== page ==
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£20bn needed + top ten listing

Added 26/6/2009

(Extract from Environment Agency web site)

New reports highlight GBP20Bn investment over 25 years is needed to protect England from flooding

Two new reports from the Environment Agency today show that 1 in 6 homes in England are at risk of flooding and that investment in the building and maintaining of flood defences will need to almost double to £1bn a year by 2035

Two new reports from the Environment Agency today show that one in six homes in England are at risk of flooding and that investment in the building and maintaining of flood defences will need to almost double to £1bn a year by 2035, as climate change increases the risk of coastal erosion and flooding from rivers and the sea.

In its Flooding in England report, the organisation has revealed that over 430,000 people in flood risk areas have now signed up to its flood warnings service and is urging those who are not yet subscribed to join. The free service provides vital early warning by SMS, telephone or email, helping to save the lives of those at risk of flooding.

Also publishing a Long Term Investment Strategy for England, the Government’s environmental watchdog says that a steady increase in investment will be vital to maintain current levels of protection against rising seas levels, more rapid rates of coastal erosion, and increasingly severe and frequent rainstorms due to climate change. The funding recommendations are based on the latest climate change impact predictions, released yesterday (Thursday 18 June).

The Environment Agency’s strategy estimates that the annual cost of damage to residential and commercial property from flooding in England, as well as the cost of further disruption, damage to infrastructure and loss of business, could rise from £2.5 billion to £4 billion by 2035 unless funding for defences is increased. The organisation has calculated that the damage avoided through its investment proposals could save England some £180bn over the next 100 years but accepts that it may be necessary to look at other sources of funding alongside that of central Government.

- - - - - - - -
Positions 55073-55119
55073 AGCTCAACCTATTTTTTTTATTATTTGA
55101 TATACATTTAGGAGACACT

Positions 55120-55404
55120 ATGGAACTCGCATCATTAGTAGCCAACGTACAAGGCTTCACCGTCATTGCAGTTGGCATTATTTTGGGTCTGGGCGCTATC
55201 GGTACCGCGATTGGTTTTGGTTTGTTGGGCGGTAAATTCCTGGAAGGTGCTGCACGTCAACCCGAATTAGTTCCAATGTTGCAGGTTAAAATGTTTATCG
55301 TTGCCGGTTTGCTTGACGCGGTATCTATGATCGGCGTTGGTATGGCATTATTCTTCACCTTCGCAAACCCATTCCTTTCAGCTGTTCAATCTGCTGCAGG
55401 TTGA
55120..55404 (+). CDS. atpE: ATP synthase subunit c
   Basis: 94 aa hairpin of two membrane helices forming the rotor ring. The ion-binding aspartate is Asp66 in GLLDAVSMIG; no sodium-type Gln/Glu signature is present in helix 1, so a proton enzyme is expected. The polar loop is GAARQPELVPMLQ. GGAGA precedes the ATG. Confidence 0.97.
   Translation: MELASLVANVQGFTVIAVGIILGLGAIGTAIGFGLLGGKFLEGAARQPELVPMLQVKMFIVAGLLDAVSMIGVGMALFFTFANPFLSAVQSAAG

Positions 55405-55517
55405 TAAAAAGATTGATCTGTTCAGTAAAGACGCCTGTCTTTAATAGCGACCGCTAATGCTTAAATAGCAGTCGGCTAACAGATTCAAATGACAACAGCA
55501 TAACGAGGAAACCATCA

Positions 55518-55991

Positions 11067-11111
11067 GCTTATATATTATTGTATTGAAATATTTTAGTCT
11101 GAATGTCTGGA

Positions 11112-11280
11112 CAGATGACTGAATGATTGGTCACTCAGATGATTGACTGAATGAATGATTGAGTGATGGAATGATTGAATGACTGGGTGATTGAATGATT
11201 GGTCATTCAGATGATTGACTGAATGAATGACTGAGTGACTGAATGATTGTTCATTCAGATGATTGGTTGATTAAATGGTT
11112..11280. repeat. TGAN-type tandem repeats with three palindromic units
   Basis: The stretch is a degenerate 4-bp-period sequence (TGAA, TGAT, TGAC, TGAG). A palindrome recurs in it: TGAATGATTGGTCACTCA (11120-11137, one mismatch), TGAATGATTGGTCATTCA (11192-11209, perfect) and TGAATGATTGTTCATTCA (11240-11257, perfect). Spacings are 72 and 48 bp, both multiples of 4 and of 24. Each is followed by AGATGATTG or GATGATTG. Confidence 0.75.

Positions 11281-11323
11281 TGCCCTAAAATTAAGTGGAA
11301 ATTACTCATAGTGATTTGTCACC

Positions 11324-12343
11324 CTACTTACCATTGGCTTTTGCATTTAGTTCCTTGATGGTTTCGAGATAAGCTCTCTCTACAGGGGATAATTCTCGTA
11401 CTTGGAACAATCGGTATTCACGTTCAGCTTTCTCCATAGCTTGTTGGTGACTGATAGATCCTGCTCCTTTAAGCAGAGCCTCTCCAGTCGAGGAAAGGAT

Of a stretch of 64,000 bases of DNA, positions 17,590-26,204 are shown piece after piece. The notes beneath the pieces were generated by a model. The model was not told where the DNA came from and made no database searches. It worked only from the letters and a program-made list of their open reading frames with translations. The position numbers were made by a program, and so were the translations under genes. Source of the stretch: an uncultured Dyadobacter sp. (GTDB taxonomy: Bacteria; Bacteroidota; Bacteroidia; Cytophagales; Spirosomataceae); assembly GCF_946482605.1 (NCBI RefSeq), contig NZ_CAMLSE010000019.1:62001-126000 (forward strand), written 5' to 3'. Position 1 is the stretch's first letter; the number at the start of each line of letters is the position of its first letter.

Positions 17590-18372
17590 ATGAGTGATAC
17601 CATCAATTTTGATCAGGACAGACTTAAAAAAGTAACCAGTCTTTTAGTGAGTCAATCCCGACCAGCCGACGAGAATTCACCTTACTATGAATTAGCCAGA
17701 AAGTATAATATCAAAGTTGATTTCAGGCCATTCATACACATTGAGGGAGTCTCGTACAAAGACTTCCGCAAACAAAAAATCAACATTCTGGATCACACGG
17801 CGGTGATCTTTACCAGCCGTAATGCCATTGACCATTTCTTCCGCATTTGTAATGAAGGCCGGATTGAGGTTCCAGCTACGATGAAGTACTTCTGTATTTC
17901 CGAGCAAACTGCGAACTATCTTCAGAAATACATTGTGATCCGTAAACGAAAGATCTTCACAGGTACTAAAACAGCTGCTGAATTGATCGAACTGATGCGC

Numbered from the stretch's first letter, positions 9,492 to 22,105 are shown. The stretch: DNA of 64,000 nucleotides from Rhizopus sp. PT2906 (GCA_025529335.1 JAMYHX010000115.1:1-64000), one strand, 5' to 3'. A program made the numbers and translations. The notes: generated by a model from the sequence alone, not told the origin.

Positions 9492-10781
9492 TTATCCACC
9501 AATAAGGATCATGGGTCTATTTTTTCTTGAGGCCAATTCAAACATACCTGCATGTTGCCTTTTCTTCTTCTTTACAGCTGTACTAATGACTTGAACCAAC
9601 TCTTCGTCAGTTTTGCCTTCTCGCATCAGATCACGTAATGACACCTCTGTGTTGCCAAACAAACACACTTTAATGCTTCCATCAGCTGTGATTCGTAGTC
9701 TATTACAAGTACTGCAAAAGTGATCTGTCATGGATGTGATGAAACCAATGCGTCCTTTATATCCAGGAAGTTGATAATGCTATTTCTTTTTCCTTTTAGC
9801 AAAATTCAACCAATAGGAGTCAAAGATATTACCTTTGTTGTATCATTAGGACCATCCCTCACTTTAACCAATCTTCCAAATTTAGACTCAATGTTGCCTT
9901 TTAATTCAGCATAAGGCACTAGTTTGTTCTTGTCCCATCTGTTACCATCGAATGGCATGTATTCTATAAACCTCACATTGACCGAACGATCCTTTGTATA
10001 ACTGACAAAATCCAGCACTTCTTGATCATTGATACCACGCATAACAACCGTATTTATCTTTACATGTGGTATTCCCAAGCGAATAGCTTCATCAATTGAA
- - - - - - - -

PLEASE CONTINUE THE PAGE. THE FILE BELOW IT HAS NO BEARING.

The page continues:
Over the past ten years, more than 250,000 additional households have benefited from investment in new or improved defences. The organisation has completed 90 flood defence schemes since summer 2007, providing increased protection to over 58,000 properties.

New figures also released today by the Environment Agency show that:

  • One in six homes In England is currently at risk of flooding from rivers, the sea, or surface water from overflowing drains;
  • More than five million people currently live and work in 2.4 million properties at risk from rivers or the sea — 490,000 of which have a significant chance of flooding. The organisation is warning that this figure would rise to 840,000 by 2035 if future investment is maintained at existing levels;
  • An additional 2.8 million properties are currently at risk of flooding from surface water. The Environment Agency estimates that an additional £150 million a year by 2035 will be required to help mitigate this risk;